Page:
SER-SPER Collaboration

 

Join the Society for Epidemiologic Research (SER) and the Society for Pediatric and Perinatal Epidemiologic Research (SPER) for a joint webinar! Members of all organizations are welcome to participate!

 

Thanks to Una Grewal, Brian Whitcomb, Courtney Lynch, Anne Marie Jukic for organizing the SPER-SER Collaboration events.

“Who should be in the denominator: extension of the fetuses at risk approach to postnatal outcomes”

 

 

Dr. Olga Basso
Dr. K.S. Joseph

 

Date: January 30, 2019
Time: 12:00 – 1:00pm EST
Online Web Conference

K.S. Joseph MD, PhD is a Professor in the Departments of Obstetrics and Gynaecology and the School of Population and Public Health, University of British Columbia and the Children’s and Women’s Hospital and Health Centre of British Columbia, Vancouver, Canada. His work is supported by the BC Children’s Hospital Research Institute and the Canadian Institutes of Health Research.

Dr. Joseph received his MBBS and MD (Community Medicine) degrees from Christian Medical College, Vellore, and a PhD in Epidemiology and Biostatistics from McGill University, Montreal, Canada.  Read more

Olga Basso is Associate Professor in the Department of Obstetrics & Gynecology and the Department of Epidemiology, Biostatistics, & Occupational Health at McGill University (Montreal, Canada). She received her PhD in 1996, in a joint program of the Universities of Milan and Pavia (Italy). Prior to joining McGill in 2010, Olga Basso worked at the Danish Epidemiology Science Centre at the University of Aarhus (Aarhus, Denmark) between 1996 and 2004 and at the National Institute of Environmental Health Sciences (Research Triangle Park, NC, USA) between 2004 and 2010. Her research is in reproductive and perinatal epidemiology, with a focus on substantive and methodologic aspects specific to infertility, pregnancy, and neonatal health.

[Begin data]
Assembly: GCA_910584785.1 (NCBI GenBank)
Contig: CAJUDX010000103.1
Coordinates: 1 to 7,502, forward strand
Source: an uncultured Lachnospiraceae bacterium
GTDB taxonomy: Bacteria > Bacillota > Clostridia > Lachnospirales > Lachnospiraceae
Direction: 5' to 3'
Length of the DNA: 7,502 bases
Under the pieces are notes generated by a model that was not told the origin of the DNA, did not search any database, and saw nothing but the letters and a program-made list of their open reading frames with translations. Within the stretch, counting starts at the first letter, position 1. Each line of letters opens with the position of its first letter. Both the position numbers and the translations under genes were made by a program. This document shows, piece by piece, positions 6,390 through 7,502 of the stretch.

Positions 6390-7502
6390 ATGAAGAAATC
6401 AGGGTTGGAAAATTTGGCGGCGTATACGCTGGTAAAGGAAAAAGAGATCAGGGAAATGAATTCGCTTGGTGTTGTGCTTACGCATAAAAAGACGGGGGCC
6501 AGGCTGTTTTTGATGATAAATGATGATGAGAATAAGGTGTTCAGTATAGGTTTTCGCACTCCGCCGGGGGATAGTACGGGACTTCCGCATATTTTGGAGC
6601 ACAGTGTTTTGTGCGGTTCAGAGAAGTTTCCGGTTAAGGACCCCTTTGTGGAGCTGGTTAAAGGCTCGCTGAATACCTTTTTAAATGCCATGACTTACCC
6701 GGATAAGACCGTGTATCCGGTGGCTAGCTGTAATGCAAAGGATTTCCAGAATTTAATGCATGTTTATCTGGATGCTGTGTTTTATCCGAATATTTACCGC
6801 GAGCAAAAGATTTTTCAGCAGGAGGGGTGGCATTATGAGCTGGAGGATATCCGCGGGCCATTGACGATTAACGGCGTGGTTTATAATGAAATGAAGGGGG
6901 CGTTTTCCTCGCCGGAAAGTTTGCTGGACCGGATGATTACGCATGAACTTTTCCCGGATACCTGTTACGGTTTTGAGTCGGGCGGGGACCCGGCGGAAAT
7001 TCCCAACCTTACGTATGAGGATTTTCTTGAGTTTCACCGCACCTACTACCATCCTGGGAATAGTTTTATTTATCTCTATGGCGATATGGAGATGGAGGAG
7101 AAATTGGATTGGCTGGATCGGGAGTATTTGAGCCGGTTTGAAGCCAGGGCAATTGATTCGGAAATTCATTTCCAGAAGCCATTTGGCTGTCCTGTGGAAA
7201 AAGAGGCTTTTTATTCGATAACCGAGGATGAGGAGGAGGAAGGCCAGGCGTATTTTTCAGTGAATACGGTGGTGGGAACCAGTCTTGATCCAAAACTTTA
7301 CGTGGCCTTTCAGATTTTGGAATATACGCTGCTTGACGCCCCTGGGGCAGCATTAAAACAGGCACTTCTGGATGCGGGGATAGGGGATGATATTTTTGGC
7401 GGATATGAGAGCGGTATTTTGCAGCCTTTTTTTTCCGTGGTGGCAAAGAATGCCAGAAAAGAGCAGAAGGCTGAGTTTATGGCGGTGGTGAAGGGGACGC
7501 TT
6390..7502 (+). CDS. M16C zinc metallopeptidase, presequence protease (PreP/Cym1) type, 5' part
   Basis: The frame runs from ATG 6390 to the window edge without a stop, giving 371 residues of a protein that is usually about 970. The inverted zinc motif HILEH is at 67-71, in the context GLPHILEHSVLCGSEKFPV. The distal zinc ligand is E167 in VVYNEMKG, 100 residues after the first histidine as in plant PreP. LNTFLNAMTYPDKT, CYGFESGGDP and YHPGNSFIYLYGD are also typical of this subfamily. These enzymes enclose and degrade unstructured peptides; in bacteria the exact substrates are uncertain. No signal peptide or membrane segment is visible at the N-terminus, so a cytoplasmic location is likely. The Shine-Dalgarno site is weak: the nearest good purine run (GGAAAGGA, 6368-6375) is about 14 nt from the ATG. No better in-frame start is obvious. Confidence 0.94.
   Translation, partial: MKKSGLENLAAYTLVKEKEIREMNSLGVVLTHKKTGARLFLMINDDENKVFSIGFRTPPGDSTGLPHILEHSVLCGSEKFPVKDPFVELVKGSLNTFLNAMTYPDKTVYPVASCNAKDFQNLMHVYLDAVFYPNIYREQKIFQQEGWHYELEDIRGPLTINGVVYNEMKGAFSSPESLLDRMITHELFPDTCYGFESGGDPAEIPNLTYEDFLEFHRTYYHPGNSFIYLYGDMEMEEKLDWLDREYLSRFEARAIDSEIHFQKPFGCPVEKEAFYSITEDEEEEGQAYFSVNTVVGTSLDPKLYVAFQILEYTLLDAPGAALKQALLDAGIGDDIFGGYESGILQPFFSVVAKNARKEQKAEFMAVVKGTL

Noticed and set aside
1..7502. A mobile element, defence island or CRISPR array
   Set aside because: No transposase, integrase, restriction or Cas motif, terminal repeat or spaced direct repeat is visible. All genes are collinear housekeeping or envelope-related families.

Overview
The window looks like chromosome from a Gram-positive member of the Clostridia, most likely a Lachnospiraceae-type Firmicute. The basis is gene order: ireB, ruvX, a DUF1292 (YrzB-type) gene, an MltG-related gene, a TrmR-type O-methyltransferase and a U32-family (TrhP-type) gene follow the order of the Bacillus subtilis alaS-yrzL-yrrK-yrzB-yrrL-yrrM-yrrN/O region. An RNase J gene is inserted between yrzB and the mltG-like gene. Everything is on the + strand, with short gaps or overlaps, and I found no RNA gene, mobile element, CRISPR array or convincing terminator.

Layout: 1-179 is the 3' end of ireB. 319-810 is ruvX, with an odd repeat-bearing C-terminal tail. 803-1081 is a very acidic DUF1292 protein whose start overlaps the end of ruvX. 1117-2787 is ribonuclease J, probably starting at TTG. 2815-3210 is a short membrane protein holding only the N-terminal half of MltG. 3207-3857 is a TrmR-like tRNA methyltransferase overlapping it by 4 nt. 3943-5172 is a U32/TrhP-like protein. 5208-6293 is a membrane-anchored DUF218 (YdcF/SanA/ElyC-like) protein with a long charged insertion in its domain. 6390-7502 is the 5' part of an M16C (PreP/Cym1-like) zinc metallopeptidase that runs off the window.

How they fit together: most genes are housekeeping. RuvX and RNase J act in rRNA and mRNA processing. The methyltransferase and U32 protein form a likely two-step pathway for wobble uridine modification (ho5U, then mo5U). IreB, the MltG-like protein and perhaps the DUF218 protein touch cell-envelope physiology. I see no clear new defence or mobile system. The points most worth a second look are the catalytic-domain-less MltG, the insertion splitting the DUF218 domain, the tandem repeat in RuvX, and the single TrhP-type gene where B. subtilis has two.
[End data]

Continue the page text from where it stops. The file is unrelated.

OVERVIEW:

The perinatal epidemiology community cannot decide on the appropriate denominator for postnatal outcomes, such as neonatal death (death in the first 28 days after birth). This fundamental question needs resolution if non-experimental causal research in perinatology is to progress.

There are two main contenders for the denominator role in the causal context. Some epidemiologists argue that live births should constitute the denominator for estimating postnatal outcome rates (such as neonatal mortality rates) since these outcomes in fact occur among live born infants. Others argue that (unborn) fetuses constitute the appropriate denominator for pregnancy-related postnatal outcomes (such as neonatal death), since the pathogenesis of these postnatal outcomes is in fact intrauterine.

In this discussion, Dr. Olga Basso and Dr. K.S. Joseph provide arguments to support the two opposing perspectives. Join this discussion to learn about this issue and/or to offer your expert opinion.